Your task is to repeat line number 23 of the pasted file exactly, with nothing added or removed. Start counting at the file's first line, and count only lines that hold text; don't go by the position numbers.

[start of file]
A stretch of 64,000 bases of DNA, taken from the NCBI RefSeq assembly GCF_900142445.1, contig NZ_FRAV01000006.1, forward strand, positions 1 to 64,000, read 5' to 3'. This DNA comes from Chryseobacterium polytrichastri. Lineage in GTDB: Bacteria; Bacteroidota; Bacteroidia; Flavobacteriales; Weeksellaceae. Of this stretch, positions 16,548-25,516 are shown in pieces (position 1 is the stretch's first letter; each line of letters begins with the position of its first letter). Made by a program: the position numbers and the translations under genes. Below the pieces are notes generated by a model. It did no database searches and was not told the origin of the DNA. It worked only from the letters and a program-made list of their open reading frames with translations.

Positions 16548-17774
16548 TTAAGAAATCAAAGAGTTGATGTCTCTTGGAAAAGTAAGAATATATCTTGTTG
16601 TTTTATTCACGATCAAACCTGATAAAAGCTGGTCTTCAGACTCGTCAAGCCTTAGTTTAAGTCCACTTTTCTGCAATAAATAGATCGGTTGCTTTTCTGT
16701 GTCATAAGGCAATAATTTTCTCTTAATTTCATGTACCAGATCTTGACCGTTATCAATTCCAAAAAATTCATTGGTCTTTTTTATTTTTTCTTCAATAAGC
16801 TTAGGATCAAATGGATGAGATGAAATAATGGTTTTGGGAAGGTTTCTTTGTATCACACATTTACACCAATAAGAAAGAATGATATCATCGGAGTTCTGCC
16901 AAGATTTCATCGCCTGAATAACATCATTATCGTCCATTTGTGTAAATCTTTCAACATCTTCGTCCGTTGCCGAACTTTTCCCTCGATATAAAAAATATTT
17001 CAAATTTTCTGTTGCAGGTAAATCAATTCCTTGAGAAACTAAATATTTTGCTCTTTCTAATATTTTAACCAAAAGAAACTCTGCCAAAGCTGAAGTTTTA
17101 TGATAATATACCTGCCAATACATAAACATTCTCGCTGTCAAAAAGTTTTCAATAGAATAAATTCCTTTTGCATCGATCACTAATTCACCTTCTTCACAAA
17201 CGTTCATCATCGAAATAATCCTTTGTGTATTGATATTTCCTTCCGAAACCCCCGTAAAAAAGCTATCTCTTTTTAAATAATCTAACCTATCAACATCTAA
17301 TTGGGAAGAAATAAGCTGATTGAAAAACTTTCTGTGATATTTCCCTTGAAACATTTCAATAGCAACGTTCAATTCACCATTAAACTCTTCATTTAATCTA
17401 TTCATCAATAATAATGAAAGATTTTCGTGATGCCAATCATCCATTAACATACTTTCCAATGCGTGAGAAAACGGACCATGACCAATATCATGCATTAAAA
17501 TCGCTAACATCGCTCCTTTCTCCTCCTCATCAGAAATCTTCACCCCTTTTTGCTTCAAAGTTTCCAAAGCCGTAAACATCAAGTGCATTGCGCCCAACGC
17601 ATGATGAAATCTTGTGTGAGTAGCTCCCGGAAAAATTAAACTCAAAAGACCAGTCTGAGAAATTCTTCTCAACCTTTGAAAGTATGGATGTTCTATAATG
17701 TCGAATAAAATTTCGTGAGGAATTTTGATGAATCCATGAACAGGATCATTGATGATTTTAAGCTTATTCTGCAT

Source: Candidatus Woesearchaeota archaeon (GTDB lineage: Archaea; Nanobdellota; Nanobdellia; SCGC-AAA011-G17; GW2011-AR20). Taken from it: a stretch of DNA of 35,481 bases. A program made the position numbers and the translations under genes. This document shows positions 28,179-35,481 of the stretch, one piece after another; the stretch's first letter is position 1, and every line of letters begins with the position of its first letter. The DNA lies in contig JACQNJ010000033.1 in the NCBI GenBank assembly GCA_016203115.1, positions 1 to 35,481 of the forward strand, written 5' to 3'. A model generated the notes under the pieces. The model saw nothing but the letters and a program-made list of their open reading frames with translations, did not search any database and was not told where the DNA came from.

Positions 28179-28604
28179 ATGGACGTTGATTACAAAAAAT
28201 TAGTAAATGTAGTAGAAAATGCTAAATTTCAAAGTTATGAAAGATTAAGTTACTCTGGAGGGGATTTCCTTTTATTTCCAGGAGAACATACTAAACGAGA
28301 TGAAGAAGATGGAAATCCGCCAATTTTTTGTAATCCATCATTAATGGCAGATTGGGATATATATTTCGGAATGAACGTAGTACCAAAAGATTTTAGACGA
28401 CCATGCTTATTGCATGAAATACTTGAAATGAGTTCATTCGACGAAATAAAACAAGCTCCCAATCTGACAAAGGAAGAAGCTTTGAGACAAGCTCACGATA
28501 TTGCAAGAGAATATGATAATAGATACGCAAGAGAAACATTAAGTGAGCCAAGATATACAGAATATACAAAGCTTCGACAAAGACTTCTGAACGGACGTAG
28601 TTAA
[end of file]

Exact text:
28601 TTAA